The nonsignificant relationship between vertical jump height and CODS test results is in contrast with previous studies, which reported significant correlations (r = −0.713 to 0.440) between CMJ height and various CODS test results (2,13,14,18,19). One possible reason for this contradiction may be that participants had to change direction with cutting maneuvers on marked areas (pressure sensors) in our CODS test. In previous reports, participants had to run around cones or other obstacles and did not have to touch a marked area with their feet while changing direction. However, participants in our CODS test had to modify the length and frequency of their strides to touch the pressure sensor and change direction on it. This may have increased the role of coordination, thereby reducing the importance of leg strength.
The nonsignificant relationship between CMJ height and total time in the reactive agility test found in this study is consistent with the results of Henry et al. (12) who also found a nonsignificant relationship between unilateral jumping and reactive agility. These results underscore the complexity of reactive agility and the role of cognitive factors (perception and decision making).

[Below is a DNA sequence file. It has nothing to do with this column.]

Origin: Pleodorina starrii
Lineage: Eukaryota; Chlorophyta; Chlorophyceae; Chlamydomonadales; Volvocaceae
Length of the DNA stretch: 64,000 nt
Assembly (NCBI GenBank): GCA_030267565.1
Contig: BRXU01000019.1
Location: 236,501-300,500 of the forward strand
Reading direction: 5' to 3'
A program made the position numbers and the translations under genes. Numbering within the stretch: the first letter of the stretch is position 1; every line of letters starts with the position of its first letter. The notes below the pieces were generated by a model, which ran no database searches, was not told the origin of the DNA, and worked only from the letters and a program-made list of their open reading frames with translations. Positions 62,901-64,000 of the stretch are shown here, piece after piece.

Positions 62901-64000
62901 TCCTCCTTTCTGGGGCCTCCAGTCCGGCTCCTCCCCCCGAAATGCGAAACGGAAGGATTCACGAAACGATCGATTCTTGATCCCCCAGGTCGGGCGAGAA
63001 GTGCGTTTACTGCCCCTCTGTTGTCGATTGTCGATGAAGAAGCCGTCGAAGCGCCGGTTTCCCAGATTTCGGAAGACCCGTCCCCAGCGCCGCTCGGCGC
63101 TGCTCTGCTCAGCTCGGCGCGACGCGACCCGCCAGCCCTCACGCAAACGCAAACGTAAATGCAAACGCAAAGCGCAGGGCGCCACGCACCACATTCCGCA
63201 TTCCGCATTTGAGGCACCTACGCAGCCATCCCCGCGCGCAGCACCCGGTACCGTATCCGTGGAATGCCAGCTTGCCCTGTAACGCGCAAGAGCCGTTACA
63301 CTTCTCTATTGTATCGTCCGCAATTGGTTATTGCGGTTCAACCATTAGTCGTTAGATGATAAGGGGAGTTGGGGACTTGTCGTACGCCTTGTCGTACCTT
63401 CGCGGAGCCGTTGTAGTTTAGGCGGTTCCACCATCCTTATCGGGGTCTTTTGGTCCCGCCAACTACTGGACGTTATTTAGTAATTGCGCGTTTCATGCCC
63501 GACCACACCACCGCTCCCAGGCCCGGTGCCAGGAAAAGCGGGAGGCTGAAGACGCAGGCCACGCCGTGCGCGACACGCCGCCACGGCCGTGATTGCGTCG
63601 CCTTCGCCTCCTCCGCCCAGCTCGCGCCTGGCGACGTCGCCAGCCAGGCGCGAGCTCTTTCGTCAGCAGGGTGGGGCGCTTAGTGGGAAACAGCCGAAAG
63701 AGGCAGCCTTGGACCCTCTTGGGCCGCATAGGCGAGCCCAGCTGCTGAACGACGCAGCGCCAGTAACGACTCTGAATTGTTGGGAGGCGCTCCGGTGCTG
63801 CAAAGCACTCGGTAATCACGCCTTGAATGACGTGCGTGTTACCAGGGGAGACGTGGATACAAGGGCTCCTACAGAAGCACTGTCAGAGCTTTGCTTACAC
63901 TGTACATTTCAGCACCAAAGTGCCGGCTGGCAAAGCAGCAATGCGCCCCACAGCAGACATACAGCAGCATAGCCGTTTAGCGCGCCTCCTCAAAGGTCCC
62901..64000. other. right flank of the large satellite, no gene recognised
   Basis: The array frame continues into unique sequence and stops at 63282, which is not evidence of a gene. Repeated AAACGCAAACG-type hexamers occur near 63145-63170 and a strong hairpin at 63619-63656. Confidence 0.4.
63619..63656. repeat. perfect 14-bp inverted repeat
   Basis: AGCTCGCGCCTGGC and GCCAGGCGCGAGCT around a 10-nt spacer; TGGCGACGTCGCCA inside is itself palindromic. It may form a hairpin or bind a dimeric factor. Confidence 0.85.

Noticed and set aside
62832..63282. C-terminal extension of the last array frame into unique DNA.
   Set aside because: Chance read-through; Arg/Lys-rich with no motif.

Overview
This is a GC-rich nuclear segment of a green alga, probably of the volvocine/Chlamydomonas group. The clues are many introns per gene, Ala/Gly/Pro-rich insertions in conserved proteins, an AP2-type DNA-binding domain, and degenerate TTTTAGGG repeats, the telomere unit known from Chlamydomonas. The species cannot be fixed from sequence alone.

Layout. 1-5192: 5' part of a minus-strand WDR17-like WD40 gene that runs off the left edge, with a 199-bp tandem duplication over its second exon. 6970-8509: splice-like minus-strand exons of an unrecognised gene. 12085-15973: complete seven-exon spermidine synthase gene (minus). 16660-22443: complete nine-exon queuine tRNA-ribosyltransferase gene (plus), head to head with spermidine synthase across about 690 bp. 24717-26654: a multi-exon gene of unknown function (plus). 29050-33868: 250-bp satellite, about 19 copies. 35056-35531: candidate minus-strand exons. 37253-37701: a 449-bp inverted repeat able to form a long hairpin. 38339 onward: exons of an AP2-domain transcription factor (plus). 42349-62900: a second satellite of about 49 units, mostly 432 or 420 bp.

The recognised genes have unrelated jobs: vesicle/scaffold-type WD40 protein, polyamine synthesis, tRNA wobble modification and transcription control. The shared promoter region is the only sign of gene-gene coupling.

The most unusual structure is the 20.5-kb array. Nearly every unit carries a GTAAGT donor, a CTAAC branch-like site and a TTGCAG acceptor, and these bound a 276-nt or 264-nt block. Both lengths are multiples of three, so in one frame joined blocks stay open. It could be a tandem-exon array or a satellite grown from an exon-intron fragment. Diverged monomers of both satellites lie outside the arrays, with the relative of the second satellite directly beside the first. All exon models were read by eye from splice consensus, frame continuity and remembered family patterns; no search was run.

Foot tapping tests have been described as reliable methods for measuring movement frequency, which is related to intramuscular and intermuscular coordination (15,24). Damerow (7) observed a significant relationship between foot tapping and the results of 10-, 20-, and 30-m sprint tests. This suggests that movement frequency may be related to (straight) running speed. However, no study has assessed the relationship between movement frequency and CODS or reactive agility. Our results suggest that the role of movement frequency in the performance of a CODS test is limited. Tapping count was significantly related (r = −0.513) to average split time in the reactive agility test, indicating that movement frequency may contribute to the effective change of running direction after reacting to a visual stimulus. High movement frequency may help participants perform more strides while changing direction, resulting in a faster change of direction maneuver and a shorter split time to the next sensor. However, the correlation between tapping count and total time in the reactive agility test was small. Further assessments of relationships among movement frequency, reactive agility, and CODS are required.